Nawaz Sharif (above), who was ousted from power by General Parvez Musharrof in 1999 and exiled to Saudi Arabia, is preparing to lead Pakistan for the third time following an weekend election victory.
Initial results showed Sharif’s Pakistan Muslim League-Nawaz (PML-N) has emerged as the largest party in the parliament, with three times as many seats as each of its two main rivals; Pakistan Peoples’ Party (PPP) of Asif Ali Zardari and the legendary cricketer Imran Khan-led Pakistan Tehriq- e- Insaf (PTI).
Although Khan’s PTI won a clear victory in Peshawar and the rest of Khyber- Pakhtunwa region in the northwest and, looked set to be the second largest party, the massive votes could not be translated into parliamentary seats under the country’s first-past-the-post electoral system.
Sharif’s PML-N, on the other hand, made a major dent in Punjab, the province where 60 per cent of voters live and where his support base is anchored.
The secular PPP – led jointly by Bilawal Bhutto Zardari and his father and the incumbent President Asif Ali Zardari – is traditionally strong in the Sindh province but lost support due to scandal, corruption and poor governance.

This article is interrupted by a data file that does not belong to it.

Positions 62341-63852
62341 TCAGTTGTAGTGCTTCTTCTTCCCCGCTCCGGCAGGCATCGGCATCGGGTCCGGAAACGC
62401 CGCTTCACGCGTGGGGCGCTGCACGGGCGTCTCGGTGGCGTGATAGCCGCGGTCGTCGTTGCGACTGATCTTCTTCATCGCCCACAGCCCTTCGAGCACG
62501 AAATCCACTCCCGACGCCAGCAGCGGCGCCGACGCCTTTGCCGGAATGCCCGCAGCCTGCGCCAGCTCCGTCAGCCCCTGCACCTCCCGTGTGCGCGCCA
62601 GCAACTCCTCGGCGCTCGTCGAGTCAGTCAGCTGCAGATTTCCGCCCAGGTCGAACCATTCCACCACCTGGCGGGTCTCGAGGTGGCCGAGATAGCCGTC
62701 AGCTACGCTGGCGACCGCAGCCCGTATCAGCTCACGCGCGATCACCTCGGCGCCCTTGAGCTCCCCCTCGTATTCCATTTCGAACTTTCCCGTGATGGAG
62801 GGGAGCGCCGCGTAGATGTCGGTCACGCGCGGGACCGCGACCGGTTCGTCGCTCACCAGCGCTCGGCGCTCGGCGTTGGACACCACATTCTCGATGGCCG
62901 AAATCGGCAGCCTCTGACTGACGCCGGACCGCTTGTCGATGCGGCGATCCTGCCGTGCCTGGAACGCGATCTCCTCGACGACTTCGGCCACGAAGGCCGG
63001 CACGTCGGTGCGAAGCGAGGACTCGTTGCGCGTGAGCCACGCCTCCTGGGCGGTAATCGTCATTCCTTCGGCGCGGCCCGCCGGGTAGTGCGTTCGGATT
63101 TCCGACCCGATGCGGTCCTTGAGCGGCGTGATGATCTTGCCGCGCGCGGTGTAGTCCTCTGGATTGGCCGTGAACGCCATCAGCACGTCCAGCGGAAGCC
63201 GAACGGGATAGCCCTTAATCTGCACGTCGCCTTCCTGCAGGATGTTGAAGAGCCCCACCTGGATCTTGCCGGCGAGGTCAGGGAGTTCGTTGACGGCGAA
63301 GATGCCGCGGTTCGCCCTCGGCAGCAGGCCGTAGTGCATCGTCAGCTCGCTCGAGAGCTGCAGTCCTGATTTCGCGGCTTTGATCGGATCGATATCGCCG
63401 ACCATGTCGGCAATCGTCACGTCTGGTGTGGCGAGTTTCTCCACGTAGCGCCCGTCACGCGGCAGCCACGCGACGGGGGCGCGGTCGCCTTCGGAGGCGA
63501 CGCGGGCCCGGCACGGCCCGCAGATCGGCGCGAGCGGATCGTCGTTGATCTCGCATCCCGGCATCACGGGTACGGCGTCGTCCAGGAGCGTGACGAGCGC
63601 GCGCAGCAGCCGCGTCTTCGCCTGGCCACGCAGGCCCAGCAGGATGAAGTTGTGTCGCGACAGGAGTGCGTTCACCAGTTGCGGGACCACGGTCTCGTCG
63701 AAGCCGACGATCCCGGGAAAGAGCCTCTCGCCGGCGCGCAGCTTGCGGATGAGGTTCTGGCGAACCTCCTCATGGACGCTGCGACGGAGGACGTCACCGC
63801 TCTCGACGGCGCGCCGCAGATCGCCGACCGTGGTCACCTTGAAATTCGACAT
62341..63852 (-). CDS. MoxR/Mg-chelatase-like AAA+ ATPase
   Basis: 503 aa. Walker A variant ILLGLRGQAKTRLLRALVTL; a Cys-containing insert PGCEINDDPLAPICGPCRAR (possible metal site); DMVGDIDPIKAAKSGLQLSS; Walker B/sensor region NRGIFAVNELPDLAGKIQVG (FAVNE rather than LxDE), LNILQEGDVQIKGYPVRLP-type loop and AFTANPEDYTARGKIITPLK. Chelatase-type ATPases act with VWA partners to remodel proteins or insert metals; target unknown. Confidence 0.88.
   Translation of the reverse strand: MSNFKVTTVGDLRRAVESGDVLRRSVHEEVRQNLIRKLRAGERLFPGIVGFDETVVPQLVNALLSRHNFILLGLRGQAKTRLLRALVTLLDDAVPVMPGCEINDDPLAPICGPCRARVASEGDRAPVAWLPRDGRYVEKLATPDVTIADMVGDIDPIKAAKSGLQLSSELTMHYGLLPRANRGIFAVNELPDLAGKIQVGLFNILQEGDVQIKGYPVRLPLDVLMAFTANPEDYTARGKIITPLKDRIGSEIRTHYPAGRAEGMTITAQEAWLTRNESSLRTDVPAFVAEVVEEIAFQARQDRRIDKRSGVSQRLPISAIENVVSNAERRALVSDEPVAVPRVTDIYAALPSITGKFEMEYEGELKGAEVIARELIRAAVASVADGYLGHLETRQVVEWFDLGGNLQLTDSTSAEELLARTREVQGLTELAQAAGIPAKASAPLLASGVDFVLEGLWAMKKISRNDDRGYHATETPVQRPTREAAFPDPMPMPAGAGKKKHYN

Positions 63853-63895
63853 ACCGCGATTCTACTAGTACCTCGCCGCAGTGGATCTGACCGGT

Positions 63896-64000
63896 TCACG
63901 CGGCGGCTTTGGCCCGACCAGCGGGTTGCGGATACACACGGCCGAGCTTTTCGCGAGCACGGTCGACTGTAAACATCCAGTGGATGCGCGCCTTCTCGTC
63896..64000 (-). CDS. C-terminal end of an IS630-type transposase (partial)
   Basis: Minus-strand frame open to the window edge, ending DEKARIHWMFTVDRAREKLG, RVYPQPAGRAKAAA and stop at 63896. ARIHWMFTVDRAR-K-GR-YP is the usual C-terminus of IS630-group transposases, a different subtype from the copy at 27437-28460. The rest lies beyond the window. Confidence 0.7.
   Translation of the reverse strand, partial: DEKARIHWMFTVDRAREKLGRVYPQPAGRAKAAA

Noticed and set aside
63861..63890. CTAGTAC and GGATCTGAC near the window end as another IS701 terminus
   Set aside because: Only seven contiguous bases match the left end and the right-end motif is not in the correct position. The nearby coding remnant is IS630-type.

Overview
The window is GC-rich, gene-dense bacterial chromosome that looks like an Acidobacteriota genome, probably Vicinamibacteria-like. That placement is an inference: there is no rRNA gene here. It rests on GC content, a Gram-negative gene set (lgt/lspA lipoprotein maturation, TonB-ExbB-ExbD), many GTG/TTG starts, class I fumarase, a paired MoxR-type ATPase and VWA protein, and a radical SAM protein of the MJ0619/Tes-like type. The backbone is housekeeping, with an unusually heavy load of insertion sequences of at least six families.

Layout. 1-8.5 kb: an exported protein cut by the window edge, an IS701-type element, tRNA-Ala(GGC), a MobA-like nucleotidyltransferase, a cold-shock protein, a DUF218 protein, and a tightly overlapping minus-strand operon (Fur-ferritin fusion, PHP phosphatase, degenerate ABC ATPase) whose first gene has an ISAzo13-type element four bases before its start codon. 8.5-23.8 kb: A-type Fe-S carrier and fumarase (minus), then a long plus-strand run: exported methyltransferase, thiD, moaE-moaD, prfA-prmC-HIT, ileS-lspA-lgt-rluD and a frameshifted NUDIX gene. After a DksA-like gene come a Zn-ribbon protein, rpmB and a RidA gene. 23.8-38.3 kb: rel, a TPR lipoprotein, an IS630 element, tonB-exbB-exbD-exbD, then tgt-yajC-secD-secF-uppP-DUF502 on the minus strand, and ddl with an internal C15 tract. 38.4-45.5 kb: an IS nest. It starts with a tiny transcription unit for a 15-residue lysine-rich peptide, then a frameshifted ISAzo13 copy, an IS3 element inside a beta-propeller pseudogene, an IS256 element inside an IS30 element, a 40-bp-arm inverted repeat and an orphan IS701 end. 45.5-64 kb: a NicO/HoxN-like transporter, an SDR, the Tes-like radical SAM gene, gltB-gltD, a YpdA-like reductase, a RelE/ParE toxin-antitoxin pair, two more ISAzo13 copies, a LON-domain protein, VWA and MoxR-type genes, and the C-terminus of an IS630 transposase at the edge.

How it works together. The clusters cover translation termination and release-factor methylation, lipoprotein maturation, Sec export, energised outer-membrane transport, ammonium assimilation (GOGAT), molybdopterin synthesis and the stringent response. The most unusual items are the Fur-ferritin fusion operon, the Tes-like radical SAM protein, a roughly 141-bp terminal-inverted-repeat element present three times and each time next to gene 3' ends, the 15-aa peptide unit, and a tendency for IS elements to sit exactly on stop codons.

According to the state-run PTV, latest unofficial results showed Sharif’s PML-N leading in 118 of the 272 parliamentary seats up for grab. Although Sharif needs 137 seats for a majority, analysts say his party is likely to get 125 seats in the end and form the government with support of independent candidates and smaller rightist parties like the Jamiat Ulema-e-Islam which was ahead in 11 seats, according to last count.
Buoyed by the outcome, Sharif told a jubilant crowd, “We have been given a historic opportunity to serve Pakistan and to change Pakistan. Our program is to change the fate of this country.”
The election was historic in terms of high voter turnout, despite violence resulting in closing of many polling stations and deaths of 38 people. Besides, this is the first time in Pakistan’s history since becoming independent in 1947 that an elected government has completed its tenure and another one is about to take office soon.